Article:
LIHUE — A former county public works employee claims his dismissal was due to race, age and disability.
Amadeo Dullaga, 65, was hired as a temporary assignment markings crew lead supervisor for the county on May 1, 1996.
He was seeking a full-time permanent supervisor position when his job was terminated on Sept. 9, 2013.
Dullaga’s suit, filed through his attorney, Charles Brower, on Feb. 12 in 5th Circuit Court, alleges the dismissal came without an offer of reasonable accommodation to continue approved medical leave. He is suing the county for discrimination, intentional infliction of emotional distress, defamation, and violation of whistleblower protection.
Dullaga’s complaint alleges the dismissal was due to his age, 63 at the time, a disability, his Filipino ethnicity, and Philippines national origin.
The disability was due to a work injury suffered while employed with the county. He began medical leave on Oct. 25, 2012, and filed a worker’s compensation claim that was approved by his employer.
According to the complaint, Dullaga met with his supervisor, Public Works Department District Manager Marvin Ponce, to report incidents of violence in the workplace involving one of his subordinate employees on Oct. 18, 2012.
Ponce, according to the suit, told Dullaga he was old enough and encouraged him to retire. Dullaga, among the oldest employees in the department at the time, said he had no intention of retiring and started medical leave on Oct. 25, 2012.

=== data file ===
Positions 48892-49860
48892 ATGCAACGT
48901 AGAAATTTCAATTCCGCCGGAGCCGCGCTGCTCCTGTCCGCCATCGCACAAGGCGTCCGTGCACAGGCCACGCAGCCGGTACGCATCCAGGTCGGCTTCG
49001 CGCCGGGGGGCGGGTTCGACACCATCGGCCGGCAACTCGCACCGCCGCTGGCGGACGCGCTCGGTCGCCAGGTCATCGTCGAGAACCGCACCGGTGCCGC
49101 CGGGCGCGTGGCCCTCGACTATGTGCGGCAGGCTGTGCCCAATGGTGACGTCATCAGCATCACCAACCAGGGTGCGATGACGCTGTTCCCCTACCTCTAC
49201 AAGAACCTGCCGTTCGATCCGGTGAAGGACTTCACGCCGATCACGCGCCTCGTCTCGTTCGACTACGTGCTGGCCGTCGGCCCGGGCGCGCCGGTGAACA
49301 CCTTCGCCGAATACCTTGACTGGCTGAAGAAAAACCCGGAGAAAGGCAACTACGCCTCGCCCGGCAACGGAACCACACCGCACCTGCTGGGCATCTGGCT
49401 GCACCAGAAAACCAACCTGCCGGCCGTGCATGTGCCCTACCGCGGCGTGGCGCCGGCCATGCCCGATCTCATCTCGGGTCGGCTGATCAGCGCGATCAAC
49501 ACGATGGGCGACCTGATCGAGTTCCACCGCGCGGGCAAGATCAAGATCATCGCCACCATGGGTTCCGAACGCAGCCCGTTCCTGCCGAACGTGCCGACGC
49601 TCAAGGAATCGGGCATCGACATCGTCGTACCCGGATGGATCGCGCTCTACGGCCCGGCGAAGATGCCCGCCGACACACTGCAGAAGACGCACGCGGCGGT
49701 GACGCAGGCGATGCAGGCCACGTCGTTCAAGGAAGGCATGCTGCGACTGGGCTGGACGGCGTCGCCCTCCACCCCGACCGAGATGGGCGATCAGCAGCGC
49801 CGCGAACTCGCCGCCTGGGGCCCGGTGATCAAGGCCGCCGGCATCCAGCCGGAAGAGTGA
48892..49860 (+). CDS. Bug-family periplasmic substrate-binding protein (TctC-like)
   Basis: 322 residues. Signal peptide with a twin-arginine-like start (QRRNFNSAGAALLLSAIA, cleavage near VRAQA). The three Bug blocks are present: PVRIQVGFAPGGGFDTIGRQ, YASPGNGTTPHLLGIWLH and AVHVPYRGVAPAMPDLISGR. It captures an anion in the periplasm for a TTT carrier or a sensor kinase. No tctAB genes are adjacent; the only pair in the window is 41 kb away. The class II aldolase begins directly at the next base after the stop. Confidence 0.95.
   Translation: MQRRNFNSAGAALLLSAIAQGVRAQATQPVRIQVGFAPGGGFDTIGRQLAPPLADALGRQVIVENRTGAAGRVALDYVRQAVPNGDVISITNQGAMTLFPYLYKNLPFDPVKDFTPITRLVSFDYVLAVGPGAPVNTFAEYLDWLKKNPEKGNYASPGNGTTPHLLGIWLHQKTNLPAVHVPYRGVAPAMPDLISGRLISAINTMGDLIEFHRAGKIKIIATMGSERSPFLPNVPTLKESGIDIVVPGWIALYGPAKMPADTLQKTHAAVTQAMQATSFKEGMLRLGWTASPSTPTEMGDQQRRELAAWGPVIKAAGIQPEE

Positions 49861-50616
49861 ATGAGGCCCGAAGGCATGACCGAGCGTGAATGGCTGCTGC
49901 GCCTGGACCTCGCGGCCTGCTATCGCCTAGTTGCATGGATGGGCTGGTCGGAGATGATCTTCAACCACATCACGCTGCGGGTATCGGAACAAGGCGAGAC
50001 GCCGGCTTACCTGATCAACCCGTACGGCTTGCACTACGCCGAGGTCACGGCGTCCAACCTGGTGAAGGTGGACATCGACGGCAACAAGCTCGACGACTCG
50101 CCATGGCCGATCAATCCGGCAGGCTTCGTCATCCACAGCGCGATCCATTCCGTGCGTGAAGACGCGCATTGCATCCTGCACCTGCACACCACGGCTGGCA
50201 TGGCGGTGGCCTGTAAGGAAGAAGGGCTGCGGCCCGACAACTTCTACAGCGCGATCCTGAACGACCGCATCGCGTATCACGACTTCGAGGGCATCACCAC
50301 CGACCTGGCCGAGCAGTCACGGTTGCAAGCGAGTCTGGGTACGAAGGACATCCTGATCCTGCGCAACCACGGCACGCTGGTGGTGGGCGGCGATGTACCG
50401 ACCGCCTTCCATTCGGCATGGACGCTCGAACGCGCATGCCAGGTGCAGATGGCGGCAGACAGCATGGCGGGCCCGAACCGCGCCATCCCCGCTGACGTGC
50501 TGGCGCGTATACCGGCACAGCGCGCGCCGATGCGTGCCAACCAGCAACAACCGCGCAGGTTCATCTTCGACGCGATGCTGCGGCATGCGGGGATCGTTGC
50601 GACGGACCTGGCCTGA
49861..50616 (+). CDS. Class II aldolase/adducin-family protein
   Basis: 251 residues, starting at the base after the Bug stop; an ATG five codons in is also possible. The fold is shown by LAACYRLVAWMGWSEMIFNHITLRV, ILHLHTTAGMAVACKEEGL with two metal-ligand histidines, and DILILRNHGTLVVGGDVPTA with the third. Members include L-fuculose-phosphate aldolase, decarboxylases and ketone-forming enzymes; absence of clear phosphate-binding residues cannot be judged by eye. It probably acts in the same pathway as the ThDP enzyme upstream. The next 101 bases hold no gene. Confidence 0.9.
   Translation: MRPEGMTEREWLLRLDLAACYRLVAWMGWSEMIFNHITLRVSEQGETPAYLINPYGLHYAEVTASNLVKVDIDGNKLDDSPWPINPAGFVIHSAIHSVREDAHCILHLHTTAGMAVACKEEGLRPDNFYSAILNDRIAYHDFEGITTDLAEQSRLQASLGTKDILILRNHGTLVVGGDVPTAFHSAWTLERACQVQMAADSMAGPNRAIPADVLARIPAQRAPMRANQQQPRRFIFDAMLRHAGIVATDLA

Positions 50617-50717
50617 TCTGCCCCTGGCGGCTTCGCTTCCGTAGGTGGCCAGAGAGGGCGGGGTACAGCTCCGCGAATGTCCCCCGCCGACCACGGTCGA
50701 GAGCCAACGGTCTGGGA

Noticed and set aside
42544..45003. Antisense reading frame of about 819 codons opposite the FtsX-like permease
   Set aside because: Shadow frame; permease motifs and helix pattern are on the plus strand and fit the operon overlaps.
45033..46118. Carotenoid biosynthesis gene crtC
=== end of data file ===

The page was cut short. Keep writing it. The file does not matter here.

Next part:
A lower position with a lower rate of pay was offered to Dullaga while on medical leave on May 31, 2013. He declined the offer and alleges that management encouraged him to retire twice more on May 20, 2013, and Sept. 8, 2013.
Dullaga received a letter from County Engineer Larry Dill dated Aug. 13, 2013. According to the suit, it threatened dismissal for not accepting the demotion to a park caretaker position.
Continuing to pursue a full-time lead supervisor position, Dullaga says it was filled by a younger individual with less experience and seniority, who was also a Hawaii born, non-Filipino, and of non-Philippines origin.
The suit adds that the dismissal which followed came without an offer of reasonable accommodation to continue approved medical leave. A charge of discrimination was filed with the Hawaii Civil Rights Commission, and after administrative remedies ran their course Dullaga received a right to sue notice on Nov. 13.
The suit is seeking reinstatement to a full-time permanent lead supervisor position, for general, punitive and other damages to be proven at trial, back pay, and attorneys fees.
County Communications Director Beth Tokioka declined to comment.